Organized and Taught by: Mr. Greg Sete & Mrs. Barb Sete
What is OCIA? Order of Christian Initiation of Adults.
OCIA is what the Catholic Church calls the process for those who are entering the Catholic Church. Every parish does some form of OCIA, though they may not call it OCIA as most people desiring to learn more about the Church does not understand the initials. The Church has placed guidelines for the process that those who are entering the Church. These guidelines assist with the education of those entering, but primarily focus on journey milestones and the liturgical (the prayer experiences of the Church) aspects of the process.
What are the Stages of OCIA?
- There are stages to the OCIA process. The information below will discuss these stages and give assistance to those participating in, and those leading OCIA in parishes.
- Pre-Catechumenate (Inquiry and Evangelization) – This stage of the process is for those who are at the beginning stages of the stirring of faith within them. This is the opportune time for individuals to discuss questions of the faith, to explore who God is, what a relationship with Jesus looks like, and why we have a Church.
- Catechumenate– This stage of the process for those who have accepted that they are willing to study and make steps toward reception into the Catholic Faith. The beginning of this step is the liturgical Rite of Acceptance. From this point an unbaptized person in the Catechumenate could receive a Catholic funeral if they were to pass during this time period.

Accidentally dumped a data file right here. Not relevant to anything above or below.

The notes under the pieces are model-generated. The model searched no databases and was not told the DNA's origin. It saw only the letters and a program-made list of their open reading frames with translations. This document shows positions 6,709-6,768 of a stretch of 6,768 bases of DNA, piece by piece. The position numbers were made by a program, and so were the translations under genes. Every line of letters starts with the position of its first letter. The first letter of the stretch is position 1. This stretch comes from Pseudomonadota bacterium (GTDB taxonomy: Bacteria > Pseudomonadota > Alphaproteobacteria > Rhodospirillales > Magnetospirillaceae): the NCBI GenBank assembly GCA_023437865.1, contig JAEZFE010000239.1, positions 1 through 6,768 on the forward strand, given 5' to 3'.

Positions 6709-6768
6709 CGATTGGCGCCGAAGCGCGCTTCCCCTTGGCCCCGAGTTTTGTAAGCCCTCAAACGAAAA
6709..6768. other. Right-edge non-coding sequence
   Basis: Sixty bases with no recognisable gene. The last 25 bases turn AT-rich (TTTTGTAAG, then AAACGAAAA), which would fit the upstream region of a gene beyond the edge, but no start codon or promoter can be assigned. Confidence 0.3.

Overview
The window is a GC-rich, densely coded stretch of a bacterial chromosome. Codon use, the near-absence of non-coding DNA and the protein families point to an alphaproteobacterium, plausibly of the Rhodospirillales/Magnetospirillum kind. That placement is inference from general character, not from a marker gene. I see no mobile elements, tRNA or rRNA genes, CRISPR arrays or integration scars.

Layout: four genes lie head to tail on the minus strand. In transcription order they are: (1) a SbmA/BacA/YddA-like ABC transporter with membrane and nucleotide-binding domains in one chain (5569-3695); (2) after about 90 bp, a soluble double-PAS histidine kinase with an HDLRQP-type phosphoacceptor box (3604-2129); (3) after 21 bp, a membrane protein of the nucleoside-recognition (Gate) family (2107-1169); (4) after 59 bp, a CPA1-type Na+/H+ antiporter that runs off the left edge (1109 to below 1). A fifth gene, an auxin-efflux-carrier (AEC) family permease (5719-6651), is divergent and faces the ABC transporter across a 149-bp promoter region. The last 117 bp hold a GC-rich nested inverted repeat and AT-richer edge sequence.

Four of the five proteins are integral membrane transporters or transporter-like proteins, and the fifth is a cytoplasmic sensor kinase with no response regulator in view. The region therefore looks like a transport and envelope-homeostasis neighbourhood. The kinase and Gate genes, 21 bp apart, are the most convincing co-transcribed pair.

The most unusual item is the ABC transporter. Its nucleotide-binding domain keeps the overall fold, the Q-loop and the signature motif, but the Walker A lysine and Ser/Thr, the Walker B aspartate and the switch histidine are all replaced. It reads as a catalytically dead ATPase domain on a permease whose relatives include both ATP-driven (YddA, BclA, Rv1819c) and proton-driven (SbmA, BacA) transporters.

- Purification and Enlightenment– This period coincides with Lent, it is marked by the liturgical Rite of Election. At this time the names of the catechumens are enrolled in a book for the diocese. This time is a more intense time of prayer and immediate preparation for the Sacraments of Initiation. During this period the Rites of the Scrutinies are participated in, and the Creed and Lord’s Prayer is given to the elect.
- Mystagogia– Those who have just received the Sacraments of Initiation are called neophytes. The neophytes take some time during the Easter season and explore the mysteries of the faith. At this time the neophytes are learning more about how to live the new found faith they have been baptized in. An extended mystagogia has been asked for by the USCCB for a year after the neophytes have received the sacraments.
- Breaking open the Word: Breaking open the Word should be done throughout the OCIA process. Anyone who is not already fully initiated in the Church should be invited to attend the breaking open the Word. This should be done after the Homily, with an invitation for those who are not fully initiated to be allowed to go and study the scriptures that had been proclaimed that day. It could be beneficial to do a lectio divina or a scripture study during this time.
I’m Interested, Where can I go for more information?
Greg and Barb are always open to answering questions and discussing the program in more detail before or after Sunday Mass or reach out at:
(574)-210-4695 or email@example.com